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From: Vladimir Prus (ghost_at_[hidden])
Date: 2005-12-22 10:39:48

Douglas Gregor wrote:

>> Ok, let me try a comparison against vector of function pointers and
>> vectors
>> of boost::function. Test case attached. And I have another test
>> cast, also
>> attached, which tests signals performance in Qt.
>> Results:
>> function pointer 0.1 sec
>> Boost::function: 0.31 sec
>> Boost::signals 9.5 sec
>> Qt 1.3 sec
>> Boost.Signals is 30 times slower then Boost.function and 95 times
>> slower
>> than function
> So it was 50 times slower than a single Boost.function, 30 times
> slower than a single Boost.function in a vector.

Precisely. The performance difference between Boost.function and
vector<Boost.Function> is a bit strange itself, as vector iteration should
become a simple loop, but it's a tiny compared to boost.signals.

>>> 2) target function objects can modify the iteration sequence during
>>> iteration. This results in additional iteration overhead that doesn't
>>> show up in the simple models, e.g., because one can add or remove
>>> slots
>>> while iterating through the list.
>> What is the use case for that?
> It's especially good for one-shot slots: connect the slot, then once
> it fires it disconnects itself.

If it disconnects *itself*, then it might be possible to defer removing
such slots from whatever list they are in, until the iteration is done.

> It also happens when slots cause one
> of the objects connected to them to essentially "delete this", as
> would happen if your slot involved destroying a window within a GUI.
> This happens surprisingly often.

Again, this means that a slot disconnects *itself*. It does not change the
traversal for other slots. So this might be deferred.

>> And BTW, what is the use case for temporary
>> blocking specific connection?
> It was a persistent user request followed by a patch from a user. I
> don't recall the use cases, but I expect it has something to do with
> temporarily disabling calls into a component while that component is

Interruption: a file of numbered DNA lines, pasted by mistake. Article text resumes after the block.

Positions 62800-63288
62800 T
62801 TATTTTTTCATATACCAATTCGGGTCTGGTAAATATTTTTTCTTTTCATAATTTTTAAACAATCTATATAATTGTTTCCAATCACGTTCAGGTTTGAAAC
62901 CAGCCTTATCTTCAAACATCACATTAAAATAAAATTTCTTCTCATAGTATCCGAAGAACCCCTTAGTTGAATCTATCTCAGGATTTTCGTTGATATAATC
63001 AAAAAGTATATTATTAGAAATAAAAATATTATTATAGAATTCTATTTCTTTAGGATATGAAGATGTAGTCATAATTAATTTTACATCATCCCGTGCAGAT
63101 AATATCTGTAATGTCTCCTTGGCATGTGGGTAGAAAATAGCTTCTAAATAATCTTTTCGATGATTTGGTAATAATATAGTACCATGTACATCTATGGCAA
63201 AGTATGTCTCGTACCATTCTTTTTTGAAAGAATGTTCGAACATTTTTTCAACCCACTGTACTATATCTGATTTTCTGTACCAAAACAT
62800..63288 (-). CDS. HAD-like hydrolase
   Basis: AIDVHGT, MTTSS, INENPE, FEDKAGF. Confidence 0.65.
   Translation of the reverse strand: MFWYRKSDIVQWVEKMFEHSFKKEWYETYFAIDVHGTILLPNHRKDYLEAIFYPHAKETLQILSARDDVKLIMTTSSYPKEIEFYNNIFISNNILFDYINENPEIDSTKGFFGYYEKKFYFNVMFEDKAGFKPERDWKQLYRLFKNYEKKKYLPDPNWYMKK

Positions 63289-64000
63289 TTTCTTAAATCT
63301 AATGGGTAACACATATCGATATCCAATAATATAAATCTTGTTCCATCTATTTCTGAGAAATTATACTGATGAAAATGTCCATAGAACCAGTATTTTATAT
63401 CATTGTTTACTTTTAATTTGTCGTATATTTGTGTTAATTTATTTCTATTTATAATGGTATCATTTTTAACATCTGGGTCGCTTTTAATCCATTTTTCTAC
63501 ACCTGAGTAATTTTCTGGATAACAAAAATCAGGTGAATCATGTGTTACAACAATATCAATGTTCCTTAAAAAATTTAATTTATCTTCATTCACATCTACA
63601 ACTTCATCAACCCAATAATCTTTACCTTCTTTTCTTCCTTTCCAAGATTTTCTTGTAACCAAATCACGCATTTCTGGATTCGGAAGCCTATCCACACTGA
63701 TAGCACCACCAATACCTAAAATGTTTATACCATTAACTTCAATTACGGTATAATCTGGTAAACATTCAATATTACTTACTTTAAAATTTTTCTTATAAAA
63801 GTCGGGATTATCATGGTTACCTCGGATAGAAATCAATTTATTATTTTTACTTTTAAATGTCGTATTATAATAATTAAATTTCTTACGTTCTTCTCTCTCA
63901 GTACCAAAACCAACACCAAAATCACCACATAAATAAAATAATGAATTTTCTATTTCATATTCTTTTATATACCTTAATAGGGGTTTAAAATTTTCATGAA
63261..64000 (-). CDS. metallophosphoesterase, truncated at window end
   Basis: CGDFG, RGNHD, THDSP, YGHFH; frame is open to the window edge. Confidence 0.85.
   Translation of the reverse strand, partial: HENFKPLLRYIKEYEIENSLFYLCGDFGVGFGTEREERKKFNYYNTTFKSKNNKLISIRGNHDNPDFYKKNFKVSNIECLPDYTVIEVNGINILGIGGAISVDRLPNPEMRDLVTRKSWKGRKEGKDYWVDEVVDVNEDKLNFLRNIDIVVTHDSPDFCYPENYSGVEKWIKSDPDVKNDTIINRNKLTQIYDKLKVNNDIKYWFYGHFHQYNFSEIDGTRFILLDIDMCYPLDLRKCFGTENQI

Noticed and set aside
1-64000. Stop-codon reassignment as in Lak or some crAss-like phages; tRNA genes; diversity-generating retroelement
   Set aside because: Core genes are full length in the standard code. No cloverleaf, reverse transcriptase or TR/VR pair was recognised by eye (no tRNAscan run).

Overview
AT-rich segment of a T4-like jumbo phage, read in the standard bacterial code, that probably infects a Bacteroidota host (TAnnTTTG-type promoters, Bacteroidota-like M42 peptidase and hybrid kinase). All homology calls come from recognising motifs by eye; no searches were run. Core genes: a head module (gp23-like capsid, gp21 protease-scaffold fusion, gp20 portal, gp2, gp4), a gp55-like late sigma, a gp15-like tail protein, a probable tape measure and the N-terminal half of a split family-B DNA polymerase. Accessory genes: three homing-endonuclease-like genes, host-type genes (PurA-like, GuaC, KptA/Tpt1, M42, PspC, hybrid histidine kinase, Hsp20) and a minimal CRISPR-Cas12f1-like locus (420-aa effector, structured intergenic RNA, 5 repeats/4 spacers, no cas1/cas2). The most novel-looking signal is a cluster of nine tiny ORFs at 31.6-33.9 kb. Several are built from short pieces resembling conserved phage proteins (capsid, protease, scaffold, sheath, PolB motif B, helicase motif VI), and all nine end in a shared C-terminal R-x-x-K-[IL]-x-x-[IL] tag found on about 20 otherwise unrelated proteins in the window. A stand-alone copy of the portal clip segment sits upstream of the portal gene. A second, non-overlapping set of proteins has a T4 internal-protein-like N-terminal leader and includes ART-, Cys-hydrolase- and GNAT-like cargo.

> reinitializing itself.

Hmm, isn't this better handled on the component side, by adding

   if (reinializing)

to all handlers? I don't see why temporary disabling all connections (which
you need to store somehow) is better then adding "ifs". Or, it's possible
to use an adapter class -- a pair of boost::function and bool that has
operator() and will call the contained boost::function is bool member is
true. That would allow to solve the original problem outside boost.signals,
and not impose the overhead on everyone.

>>> I'm not saying that it isn't useful to compare the performance of
>>> Signals against simpler models, but we need to compare apples to
>>> apples
>>> if the comparison is going to help us improve.
>> If by "apples to apples" you mean comparison to other signal
>> implementation,
>> then:
>> 1. See comparison with Qt above
>> 2. I don't think it's right anyway. Boost::signals has extra features
>> compares to Boost::function and it's fair to estimate the price those
>> features have compared to Boost::function .
> Sure, but we have to know what features we're measuring. There's no
> signal implementation that consists of a single function pointer, so
> while it does provide a lower bound on the call time for a signal,
> that bound doesn't tell us anything. vector<function<> > is a
> reasonable baseline: the we add features such as connect/disconnect
> stability during invocation, slot blocking/unblocking, and named
> slots and see where that gets us. My guess? The combination of named
> slots and my attempts to avoid code bloat are killing signals
> invocation performance.

BTW, what are those named slots? I've looked into the docs several times but
still did not figired that out.

>> Still, what do you think about some simplified boost::signal (maybe
>> a base
>> class, or a #ifdefed) that will have better performance?
> For I long time I've wanted to have a signal that doesn't permit
> named slots, so that we can replace the horrendous map<name,
> list<slot> > data structure in named_slot_map into a simple
> list<slot>. It even fits into the interface well: we would just add a
> partial specialization of signal<> like the following that uses the
> simple, faster list<slot>-type interface.
> template<typename Signature, typename Combiner, typename
> GroupCompare, typename SlotFunction>
> class signal<Signature, Combiner, void, GroupCompare,
> SlotFunction>;

That would be great.

- Volodya

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